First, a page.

|Builder:||Fore River Shipyard, Quincy, Massachusetts|
|Laid down:||26 October 1918|
|Launched:||29 May 1922|
|Acquired:||On loan from the Royal Navy|
|Commissioned:||4 November 1941|
|Fate:||Sunk by friendly fire, 2 May 1942|
|Class & type:||S-class submarine|
854 long tons (868 t) surfaced|
1,062 long tons (1,079 t) submerged
|Length:||219 ft 3 in (66.83 m)|
|Beam:||20 ft 8 in (6.30 m)|
|Draft:||15 ft 11 in (4.85 m)|
14.5 knots (26.9 km/h; 16.7 mph) surfaced|
11 kn (20 km/h; 13 mph) submerged
|Complement:||42 officers and men|
1 × 4 in (102 mm) deck gun|
4 × 21 in (533 mm) torpedo tubes
Ship history[edit | edit source]
She was decommissioned from the U.S. Navy on 4 November 1941, and simultaneously transferred to the Royal Navy as HMS P551; shortly thereafter she was loaned to the exiled Polish government, and entered service with the Polish Navy under Lieutenant Commander Bolesław Romanowski, due to a lack of trained submarine crews in the Royal Navy at the time.
The "Jastrząb" entered the history of the Polish Navy, as their ONLY submarine ever to cross the Atlantic Ocean from the West to the East, as she came from the USA to Europe.
During the passage of convoy PQ-15 to Murmansk, Jastrząb on 2 May 1942 was mistakenly engaged by the destroyer HNoMS St. Albans and the minesweeper HMS Seagull. She was attacked with depth charges and made to surface, there she was strafed with the loss of five crew (including British liaison officer) and six injured, including the commander. The ship was badly damaged and had to be scuttled, near Coordinates: .
The incident is a matter of some controversy. One source  states Jastrząb was escorting PQ 15, i.e. travelling with the convoy. Others however  state she was covering PQ 15’s passage by patrolling the Norwegian coast against a sortie by German capital ships, one of five submarines so assigned. These sources state Jastrząb was out of position; Pertek however states that it was the convoy which was out of position, and other sources confirm the convoy had altered course to avoid ice. The position of the incident, 200 miles from the Norwegian coast is inconsistent with a mission to patrol that coast, typically no more than 10 to 20 miles out.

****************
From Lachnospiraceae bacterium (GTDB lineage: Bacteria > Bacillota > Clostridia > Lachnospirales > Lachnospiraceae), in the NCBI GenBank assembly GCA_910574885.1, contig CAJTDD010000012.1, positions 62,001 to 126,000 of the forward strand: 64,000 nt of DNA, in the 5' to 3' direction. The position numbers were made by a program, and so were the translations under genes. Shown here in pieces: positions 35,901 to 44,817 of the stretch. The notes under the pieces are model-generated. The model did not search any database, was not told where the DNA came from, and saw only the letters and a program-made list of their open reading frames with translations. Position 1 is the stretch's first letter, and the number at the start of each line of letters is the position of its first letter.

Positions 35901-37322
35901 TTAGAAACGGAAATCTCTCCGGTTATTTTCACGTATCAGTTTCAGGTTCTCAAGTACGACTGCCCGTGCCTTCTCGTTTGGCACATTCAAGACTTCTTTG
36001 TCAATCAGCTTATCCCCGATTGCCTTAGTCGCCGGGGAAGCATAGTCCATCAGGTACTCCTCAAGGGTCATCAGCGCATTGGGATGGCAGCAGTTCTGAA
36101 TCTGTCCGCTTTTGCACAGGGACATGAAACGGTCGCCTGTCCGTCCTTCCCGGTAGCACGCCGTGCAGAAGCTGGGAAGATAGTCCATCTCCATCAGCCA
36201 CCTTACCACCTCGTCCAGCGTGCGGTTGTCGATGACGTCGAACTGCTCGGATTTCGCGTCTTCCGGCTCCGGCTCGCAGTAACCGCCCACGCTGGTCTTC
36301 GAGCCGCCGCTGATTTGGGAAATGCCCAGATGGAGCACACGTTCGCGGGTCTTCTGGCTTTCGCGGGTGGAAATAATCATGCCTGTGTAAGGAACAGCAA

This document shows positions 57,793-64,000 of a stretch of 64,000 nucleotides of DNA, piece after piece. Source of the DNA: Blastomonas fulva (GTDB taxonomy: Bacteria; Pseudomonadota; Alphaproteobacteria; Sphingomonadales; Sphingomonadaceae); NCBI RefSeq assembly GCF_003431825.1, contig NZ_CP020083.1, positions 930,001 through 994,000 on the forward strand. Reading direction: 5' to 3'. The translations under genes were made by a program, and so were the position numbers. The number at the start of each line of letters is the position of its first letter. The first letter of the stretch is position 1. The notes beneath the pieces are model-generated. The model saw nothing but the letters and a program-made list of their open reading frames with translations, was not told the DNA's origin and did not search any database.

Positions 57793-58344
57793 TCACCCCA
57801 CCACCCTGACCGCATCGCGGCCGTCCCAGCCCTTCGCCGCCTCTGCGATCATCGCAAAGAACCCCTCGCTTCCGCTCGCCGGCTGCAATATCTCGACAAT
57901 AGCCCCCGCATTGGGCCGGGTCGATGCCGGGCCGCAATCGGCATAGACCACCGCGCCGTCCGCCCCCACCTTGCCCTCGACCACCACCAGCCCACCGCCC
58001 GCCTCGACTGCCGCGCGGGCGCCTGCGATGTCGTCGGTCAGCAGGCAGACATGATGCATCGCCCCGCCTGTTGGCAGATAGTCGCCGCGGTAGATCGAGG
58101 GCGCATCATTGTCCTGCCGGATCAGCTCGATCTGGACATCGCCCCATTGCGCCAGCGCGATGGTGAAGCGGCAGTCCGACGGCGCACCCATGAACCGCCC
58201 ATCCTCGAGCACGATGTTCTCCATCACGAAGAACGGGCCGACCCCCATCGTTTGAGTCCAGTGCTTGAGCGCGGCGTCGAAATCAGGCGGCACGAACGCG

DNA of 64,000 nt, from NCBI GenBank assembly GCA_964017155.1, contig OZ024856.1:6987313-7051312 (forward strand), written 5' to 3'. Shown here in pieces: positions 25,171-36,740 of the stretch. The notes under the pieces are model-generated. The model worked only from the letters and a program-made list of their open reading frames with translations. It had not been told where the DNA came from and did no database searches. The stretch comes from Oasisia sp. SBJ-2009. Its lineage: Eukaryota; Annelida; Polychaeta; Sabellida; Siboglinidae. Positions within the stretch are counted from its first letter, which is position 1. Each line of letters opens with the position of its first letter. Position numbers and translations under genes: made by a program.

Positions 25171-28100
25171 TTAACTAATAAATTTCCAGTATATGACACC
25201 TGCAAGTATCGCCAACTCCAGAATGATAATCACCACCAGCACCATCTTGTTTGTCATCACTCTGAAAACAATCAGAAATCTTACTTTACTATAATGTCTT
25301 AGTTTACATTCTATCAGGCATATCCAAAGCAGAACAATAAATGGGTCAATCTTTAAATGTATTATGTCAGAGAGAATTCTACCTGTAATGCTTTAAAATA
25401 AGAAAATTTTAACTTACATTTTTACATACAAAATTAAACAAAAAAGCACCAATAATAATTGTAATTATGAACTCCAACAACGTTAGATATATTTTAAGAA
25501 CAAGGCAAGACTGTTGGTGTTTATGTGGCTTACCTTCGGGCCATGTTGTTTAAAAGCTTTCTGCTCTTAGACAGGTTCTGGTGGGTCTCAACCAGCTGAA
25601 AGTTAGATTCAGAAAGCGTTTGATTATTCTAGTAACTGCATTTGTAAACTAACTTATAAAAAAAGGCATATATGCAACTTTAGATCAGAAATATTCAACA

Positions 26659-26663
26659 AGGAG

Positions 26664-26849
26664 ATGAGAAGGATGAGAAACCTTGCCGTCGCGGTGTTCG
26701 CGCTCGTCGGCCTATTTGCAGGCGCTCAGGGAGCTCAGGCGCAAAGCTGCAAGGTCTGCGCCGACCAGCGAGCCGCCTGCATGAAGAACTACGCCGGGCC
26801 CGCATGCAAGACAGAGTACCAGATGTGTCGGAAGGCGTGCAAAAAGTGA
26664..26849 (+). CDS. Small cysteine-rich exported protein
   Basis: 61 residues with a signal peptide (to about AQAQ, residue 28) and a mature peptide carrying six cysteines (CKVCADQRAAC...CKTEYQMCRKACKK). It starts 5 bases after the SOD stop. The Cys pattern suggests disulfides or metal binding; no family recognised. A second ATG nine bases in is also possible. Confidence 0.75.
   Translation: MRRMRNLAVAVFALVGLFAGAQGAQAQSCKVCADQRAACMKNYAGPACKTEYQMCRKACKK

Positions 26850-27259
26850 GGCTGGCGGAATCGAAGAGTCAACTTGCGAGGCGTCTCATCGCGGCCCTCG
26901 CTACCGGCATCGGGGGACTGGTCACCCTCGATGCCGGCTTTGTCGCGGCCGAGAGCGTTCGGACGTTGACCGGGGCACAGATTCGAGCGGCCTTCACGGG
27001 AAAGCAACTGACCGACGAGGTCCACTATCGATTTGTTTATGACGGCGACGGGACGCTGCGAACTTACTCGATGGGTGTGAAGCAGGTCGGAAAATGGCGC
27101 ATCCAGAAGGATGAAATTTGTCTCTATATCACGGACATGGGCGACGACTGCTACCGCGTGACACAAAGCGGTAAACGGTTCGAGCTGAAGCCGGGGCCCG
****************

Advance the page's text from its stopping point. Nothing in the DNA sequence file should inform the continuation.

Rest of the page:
Pertek also (after Romanowski's testimony) states Jastrząb was fired upon despite showing yellow recognition smoke candles; however other sources do not confirm this. Finally Pertek states the commanders of St Albans and Seagull were found guilty at a court martial over the incident; Kemp states that the court of enquiry (a normal procedure following the loss of a ship, though not of friendly fire cases) found no blame could be attributed to either commander. It is not possible to reconcile these accounts.
Notes[edit | edit source]
- Mohl, Michael (2012). "Submarine Photo Archive S-25 (SS-130)". navsource.org. http://www.navsource.org/archives/08/08130.htm. Retrieved 14 June 2012.
- Jerzy Pertek, p. 319
- Jerzy Pertek, p.324
- Jerzy Pertek, p. 321
- Paul Kemp, p. 47
- Bernard Schofield, p. 60
- Jerzy Pertek, p. 323
- Paul Kemp, p. 49
- Jerzy Pertek, p. 325
References[edit | edit source]
- Kemp, Paul (1993) Convoy! Drama in Arctic Waters ISBN 1-85409-130-1
- Pertek, Jerzy (1976) Wielkie dni małej floty, Poznań (Polish)
- Schofield, Bernard (1964) The Russian Convoys BT Batsford ISBN (none)
See also[edit | edit source]
[edit | edit source]
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